Fueled with an inner passion for the unknown and accompanied by a faith that everything will work out for the best; Sarah Byden loves the surprising yet testing aspects of her work-travel lifestyle. Sarah shares with us her inspirations for setting off into the horizon, the challenges she commonly encounters while travelling and some mindset based advice for those in the planning phases of a trip.
Sarah grew up in Bowral, a small town just south of Sydney, Australia. Being from a family that didn’t travel overseas often, Sarah was drawn to the prospect of new experiences. Rather than settling for beautiful images or watching others experiences the world on social media, Sarah wanted to set off and see the world for herself.
“The lack of experience and knowledge of what was beyond this small town we called home was the fuel for my first steps into the travel world,” explains Sarah.
“Coming from a family, who hadn’t experienced the different cultures of the world, would be the catalyst for me wanting to be a part of the travelling community. I wanted to experience and see the places I learnt about in history class. I wanted to say: ‘Oh I’ve been there!’.”
“Like many before and after me, I began my first year out of high school travelling Europe by myself and with my best friends for three to six months. The memories from this trip and love for the unknown and new experiences would be the second influence in keeping me consistently involved in the world of travel and driving me to take it to new and different levels every time.”
Sarah explains she is able to fund her passion for travelling through money conscious practices, knowing her financial limits and being aware of what her end-goals are.
“The way I was able to fund my previous trips was purely from working hard, being strict and seeing the bigger picture - knowing not to go and buy new clothes because that could fund my trip to Capri Island.
“This type of travel was not to be maintained as I had no intentions to work. However, my current trip/ lifestyle of living from a van definitely requires work, which we haven’t found yet however are searching for.
“We are able to maintain momentum through smaller decisions like buying the cheaper brand foods, not eating out, free camping and looking at op shops.”
Although the travel life has its fair share of good times, Sarah is regularly faced with everyday challenges such as shower convenience, a poor food selection and at some points of the journey, a loss of hope and motivation.
“If you’ve been sick in a muddy, raining area for a long period of time or after a long 10 kilometre hike, all you want is a hot shower. You definitely have to learn to accept your usual cleanliness will not be maintained, going from 20 minute showers to baby wipes in the middle of the Northern Territory.”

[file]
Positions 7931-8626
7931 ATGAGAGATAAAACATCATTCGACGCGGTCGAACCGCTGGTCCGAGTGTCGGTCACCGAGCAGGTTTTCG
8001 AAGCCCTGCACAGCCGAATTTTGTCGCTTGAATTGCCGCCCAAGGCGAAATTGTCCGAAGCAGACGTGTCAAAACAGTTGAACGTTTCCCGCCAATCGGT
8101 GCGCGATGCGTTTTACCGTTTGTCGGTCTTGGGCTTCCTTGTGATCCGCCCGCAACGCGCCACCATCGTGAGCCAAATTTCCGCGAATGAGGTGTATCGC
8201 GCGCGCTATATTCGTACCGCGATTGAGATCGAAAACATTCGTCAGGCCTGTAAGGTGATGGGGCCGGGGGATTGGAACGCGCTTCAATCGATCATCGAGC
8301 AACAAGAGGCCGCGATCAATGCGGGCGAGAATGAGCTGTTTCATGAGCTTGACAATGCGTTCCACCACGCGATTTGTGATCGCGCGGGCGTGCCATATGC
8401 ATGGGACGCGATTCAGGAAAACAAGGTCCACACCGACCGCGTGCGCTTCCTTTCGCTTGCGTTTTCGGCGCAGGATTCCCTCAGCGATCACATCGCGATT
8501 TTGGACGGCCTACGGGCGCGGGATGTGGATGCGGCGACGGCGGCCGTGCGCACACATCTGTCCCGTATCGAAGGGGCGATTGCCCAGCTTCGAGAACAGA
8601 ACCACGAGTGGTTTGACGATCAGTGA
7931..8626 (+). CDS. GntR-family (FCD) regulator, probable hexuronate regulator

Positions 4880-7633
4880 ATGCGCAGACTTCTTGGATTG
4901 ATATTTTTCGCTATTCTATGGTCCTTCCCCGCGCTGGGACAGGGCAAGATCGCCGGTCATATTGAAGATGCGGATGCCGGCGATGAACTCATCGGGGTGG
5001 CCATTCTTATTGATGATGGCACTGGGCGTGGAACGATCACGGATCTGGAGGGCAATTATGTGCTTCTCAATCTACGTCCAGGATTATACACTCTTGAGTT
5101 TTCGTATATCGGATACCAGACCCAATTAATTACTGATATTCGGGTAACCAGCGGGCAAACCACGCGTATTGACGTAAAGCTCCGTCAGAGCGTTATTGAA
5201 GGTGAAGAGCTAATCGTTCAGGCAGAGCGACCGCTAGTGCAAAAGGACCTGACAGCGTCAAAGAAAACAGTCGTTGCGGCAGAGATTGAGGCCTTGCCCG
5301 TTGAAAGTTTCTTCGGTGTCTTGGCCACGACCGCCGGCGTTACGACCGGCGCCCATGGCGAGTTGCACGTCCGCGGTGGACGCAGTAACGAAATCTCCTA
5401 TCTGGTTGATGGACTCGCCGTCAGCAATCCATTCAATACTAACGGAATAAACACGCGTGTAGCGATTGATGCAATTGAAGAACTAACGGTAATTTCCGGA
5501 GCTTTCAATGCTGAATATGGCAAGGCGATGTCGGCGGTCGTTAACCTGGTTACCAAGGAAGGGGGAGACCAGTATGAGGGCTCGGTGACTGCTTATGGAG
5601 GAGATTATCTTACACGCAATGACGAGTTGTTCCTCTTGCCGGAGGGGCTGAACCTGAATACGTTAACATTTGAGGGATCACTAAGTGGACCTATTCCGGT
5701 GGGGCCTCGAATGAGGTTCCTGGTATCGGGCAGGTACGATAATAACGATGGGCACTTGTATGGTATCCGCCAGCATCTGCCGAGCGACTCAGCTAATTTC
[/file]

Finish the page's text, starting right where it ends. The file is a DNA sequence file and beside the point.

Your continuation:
"Another [challenge] would be the lack of choice we have for food. We cannot always buy the healthiest [food] or what we really desire. Living in a van and having a 60 litre fridge with no freezer definitely poses as a challenge, especially when your fruit bruises within the first hour of a five hour trip.
“[It can be a] challenge to not lose hope when things don’t go the way you imagined. If the place you thought would be magical was quite the opposite. If we drive 60 kilometres only to drive back the same way because the road is inaccessible for us or when you get lost, you’re hungry and it’s getting dark.
“Times like these are definitely challenging but without these challenges this lifestyle wouldn’t be so rewarding. It never feels better when you finally get that shower you’ve been wanting or you find the place you searched for so tirelessly.”
If you are interested in embarking on a journey into the unknown, Sarah has some advice and tips that she has gained through her firsthand experience.
“Before starting to organise a trip, have an open mind to all the ups and downs.”
“Every time I begin a new trip it’s always different, my first trip at 18 was full of mistakes as I had no experience. My second trip not so much. My current lifestyle on the road, although spontaneous, definitely requires a lot of patience and research. This country can be so harsh. You don’t want to be stuck in the middle of nowhere with not enough fuel, food or water because you didn’t research.”
“My advice would be take your time and explore every corner of information out there. We’ve found some of the best spots because we literally just kept searching - this includes speaking to people. There are so many great mediums out there that offer great insight into places and experiences i.e. Instagram and blog posts.”
“It’s definitely a lot easier having your home rolling around with you. It takes out the worry of having to find a place to sleep as you’ll always be able to pull over and sleep in your car. I would recommend this way of travelling.”
“On the road we like to remember: what will be, will be. If something doesn’t work out for us, we don’t dwell on it. We like the less is more lifestyle. Be in tune with what you like and want.”
To follows Sarah’s adventures on the Australian road, check out her Instagram: @sarahbyden